The Next Net

The moment the “net neutrality” debate began was the moment the net neutrality debate was lost. For once the fate of a network – its fairness, its rule set, its capacity for social or economic reformation – is in the hands of policymakers and the corporations funding them – that network loses its power to effect change. The mere fact that lawmakers and lobbyists now control the future of the net should be enough to turn us elsewhere.

Of course the Internet was never truly free, bottom-up, decentralized, or chaotic. Yes, it may have been designed with many nodes and redundancies for it to withstand a nuclear attack, but it has always been absolutely controlled by central authorities. From its Domain Name Servers to its IP addresses, the Internet depends on highly centralized mechanisms to send our packets from one place to another.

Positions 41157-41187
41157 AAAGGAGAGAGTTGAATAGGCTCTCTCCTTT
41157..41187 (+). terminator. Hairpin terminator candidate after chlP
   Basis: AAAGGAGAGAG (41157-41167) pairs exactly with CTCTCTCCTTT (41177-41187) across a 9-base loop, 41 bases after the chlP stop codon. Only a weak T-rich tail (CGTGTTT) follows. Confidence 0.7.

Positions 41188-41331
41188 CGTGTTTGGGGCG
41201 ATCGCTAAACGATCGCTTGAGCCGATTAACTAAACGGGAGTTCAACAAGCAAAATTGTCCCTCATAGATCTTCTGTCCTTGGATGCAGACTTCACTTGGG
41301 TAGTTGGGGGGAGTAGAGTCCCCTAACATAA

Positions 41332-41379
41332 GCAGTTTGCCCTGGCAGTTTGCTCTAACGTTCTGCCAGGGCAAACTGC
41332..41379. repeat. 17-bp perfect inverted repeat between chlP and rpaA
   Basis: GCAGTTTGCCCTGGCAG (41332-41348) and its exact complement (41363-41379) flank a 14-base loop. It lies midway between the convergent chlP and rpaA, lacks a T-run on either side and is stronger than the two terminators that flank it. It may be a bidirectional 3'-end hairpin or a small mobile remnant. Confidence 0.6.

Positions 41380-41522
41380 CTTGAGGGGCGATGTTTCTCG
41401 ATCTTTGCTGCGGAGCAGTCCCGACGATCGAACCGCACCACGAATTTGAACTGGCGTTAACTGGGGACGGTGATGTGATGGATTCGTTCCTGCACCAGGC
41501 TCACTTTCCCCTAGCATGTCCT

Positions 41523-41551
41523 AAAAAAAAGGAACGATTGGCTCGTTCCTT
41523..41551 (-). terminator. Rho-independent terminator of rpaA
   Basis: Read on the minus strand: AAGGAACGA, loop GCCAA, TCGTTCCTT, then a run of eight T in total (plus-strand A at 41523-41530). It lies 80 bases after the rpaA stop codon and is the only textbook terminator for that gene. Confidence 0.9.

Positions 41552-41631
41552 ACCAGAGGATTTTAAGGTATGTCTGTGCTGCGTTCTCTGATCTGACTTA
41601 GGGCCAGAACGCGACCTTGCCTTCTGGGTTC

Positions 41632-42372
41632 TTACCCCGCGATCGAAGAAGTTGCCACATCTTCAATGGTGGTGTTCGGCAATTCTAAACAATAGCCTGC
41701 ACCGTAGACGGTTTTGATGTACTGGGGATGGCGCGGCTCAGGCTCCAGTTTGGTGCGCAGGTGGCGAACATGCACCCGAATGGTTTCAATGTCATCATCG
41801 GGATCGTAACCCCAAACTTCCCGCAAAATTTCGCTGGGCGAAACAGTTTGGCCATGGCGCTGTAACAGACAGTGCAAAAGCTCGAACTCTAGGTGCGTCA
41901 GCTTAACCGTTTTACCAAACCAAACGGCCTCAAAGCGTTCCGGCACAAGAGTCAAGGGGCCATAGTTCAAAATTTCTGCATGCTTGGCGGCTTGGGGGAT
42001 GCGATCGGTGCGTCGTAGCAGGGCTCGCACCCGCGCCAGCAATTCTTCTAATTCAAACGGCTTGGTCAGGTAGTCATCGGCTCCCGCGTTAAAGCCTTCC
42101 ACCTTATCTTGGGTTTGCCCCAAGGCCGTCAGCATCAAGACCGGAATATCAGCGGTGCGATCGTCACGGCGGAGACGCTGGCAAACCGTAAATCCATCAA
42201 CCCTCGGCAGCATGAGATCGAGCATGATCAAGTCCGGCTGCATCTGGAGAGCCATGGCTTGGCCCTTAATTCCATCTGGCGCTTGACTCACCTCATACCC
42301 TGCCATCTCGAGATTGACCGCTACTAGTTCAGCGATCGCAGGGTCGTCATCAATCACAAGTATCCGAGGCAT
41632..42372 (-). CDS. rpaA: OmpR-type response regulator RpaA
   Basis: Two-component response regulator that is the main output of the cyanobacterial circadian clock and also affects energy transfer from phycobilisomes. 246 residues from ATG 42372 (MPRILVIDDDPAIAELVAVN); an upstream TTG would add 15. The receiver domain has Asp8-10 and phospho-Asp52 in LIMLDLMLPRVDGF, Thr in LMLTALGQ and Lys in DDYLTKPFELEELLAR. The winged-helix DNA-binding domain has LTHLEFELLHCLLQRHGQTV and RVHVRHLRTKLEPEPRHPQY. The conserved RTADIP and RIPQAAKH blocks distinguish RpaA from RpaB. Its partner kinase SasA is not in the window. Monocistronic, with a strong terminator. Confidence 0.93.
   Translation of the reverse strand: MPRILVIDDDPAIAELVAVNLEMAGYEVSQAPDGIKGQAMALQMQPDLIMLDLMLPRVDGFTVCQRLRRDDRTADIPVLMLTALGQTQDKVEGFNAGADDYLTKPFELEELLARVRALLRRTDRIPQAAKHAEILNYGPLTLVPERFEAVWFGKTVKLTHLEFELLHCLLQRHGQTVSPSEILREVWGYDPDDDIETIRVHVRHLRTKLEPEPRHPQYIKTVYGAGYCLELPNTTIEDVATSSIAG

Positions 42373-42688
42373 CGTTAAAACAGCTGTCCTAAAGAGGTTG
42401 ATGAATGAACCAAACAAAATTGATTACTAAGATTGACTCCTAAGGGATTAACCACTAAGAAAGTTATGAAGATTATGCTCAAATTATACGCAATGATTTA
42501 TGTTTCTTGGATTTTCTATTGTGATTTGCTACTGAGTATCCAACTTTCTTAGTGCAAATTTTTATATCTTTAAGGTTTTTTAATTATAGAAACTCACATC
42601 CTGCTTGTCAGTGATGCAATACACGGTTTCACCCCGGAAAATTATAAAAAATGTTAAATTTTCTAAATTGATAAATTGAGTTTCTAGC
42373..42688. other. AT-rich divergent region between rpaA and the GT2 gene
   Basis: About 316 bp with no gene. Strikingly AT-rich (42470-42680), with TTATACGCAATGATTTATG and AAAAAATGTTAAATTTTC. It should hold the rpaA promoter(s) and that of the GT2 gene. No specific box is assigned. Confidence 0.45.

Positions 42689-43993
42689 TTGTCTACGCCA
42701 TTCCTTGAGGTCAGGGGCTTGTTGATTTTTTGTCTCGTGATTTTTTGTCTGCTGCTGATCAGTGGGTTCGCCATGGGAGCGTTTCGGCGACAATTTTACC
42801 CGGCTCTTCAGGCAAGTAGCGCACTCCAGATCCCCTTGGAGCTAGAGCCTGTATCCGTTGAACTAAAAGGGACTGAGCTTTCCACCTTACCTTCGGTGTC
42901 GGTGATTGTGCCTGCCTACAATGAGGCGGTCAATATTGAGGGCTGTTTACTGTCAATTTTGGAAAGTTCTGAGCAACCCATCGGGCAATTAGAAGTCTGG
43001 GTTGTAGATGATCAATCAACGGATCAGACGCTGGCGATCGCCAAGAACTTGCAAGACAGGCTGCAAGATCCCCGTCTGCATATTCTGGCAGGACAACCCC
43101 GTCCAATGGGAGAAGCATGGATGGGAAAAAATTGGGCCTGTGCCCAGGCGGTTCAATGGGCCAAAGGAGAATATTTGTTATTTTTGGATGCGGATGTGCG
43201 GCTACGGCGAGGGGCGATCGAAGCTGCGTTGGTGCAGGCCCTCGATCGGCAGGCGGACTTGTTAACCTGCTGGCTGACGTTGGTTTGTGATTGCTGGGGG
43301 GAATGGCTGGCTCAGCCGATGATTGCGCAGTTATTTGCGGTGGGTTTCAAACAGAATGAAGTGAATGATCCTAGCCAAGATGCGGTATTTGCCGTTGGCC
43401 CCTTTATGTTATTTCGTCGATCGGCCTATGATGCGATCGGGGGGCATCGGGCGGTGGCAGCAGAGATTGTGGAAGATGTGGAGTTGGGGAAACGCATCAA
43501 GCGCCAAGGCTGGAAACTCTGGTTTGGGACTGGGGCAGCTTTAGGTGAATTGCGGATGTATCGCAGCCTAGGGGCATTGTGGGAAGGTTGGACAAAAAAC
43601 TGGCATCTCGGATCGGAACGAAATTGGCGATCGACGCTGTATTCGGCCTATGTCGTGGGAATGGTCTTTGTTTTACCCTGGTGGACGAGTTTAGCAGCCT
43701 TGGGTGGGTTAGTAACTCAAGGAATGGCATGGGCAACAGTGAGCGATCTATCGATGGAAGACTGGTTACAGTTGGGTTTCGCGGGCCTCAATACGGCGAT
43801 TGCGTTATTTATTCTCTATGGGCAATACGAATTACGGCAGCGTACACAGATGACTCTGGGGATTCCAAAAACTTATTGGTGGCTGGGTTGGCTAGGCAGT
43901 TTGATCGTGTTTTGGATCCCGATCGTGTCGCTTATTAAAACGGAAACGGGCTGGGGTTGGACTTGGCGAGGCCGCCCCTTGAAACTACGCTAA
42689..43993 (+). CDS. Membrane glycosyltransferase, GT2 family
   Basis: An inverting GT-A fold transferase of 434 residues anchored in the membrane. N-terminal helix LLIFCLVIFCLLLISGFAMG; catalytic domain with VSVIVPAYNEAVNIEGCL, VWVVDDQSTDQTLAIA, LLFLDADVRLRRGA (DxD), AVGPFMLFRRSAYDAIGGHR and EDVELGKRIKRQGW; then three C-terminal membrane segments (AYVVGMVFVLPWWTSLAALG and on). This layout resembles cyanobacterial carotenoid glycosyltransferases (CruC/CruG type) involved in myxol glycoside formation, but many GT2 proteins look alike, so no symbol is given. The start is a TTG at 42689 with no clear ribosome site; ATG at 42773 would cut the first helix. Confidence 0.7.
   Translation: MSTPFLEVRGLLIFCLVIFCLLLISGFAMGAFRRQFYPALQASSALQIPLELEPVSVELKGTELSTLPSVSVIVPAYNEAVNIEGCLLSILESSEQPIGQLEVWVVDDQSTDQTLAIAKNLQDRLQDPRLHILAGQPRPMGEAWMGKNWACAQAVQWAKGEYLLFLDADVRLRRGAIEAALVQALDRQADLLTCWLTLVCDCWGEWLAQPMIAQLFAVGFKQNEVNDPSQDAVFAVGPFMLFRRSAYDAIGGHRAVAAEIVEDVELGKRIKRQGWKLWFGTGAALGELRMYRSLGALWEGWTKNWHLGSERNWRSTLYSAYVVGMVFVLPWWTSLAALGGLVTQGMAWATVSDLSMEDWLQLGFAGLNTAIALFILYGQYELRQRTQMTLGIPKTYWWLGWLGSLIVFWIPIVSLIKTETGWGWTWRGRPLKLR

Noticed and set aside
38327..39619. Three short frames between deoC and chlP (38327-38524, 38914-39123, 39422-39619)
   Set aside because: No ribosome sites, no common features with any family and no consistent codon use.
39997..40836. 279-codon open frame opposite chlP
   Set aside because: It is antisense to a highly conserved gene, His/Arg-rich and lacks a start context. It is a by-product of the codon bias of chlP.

The ease with which a Senator can make a phone call to have a website such as Wikileaks yanked from the net mirrors the ease with which an entire top-level domain, like say .ir, can be excised. And no, even if some smart people jot down the numeric ip addresses of the websites they want to see before the names are yanked, offending addresses can still be blocked by any number of cooperating government and corporate trunks, relays, and ISPs.

That’s why ministers in China finally concluded (in cables released by Wikileaks, no less) that the Internet was “no threat.” Continue reading…

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